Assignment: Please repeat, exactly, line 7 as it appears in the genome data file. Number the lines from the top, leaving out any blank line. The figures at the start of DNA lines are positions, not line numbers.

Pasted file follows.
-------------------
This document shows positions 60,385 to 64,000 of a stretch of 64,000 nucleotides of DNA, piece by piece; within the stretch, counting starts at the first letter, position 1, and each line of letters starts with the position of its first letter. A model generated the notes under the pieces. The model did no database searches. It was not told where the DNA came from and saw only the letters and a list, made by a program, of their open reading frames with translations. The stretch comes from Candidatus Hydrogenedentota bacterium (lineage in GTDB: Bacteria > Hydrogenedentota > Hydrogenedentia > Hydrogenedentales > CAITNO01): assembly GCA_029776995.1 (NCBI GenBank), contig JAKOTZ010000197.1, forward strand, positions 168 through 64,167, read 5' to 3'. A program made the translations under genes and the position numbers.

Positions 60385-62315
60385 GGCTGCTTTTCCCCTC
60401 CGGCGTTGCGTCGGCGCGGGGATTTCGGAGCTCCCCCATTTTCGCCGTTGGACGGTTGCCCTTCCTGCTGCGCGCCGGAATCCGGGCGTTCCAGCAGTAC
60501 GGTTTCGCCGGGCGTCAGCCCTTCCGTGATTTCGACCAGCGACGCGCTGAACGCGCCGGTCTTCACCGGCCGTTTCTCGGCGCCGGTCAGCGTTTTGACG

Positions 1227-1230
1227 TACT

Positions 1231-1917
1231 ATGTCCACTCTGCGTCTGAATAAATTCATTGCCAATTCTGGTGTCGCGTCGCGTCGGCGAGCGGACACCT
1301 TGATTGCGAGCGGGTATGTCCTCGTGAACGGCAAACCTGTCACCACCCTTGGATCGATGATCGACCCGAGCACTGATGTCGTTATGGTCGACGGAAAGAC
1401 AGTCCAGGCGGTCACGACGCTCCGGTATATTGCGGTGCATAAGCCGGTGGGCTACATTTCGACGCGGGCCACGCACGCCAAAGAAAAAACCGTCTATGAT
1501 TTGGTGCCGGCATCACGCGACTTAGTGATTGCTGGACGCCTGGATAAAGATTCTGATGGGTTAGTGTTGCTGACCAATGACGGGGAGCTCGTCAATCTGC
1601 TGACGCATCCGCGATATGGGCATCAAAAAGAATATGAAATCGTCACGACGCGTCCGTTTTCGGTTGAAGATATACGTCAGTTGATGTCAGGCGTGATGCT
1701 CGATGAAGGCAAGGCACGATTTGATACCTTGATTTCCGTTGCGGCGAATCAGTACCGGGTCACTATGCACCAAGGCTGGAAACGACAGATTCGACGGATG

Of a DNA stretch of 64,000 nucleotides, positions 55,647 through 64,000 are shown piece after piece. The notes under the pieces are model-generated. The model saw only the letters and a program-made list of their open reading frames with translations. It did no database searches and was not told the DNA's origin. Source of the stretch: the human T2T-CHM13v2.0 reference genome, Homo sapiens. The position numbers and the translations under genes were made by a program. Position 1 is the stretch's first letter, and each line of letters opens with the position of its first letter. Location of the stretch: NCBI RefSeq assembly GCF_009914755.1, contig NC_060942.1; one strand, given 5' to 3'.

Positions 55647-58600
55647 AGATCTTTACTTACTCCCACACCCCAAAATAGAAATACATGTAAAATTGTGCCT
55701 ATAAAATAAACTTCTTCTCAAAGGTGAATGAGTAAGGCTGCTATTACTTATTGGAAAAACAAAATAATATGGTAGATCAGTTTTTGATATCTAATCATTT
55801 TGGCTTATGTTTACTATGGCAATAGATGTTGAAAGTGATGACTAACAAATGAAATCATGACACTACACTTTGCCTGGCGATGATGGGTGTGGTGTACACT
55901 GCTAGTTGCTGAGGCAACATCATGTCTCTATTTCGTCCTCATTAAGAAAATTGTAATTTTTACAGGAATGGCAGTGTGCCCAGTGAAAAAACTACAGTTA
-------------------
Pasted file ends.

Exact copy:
1227 TACT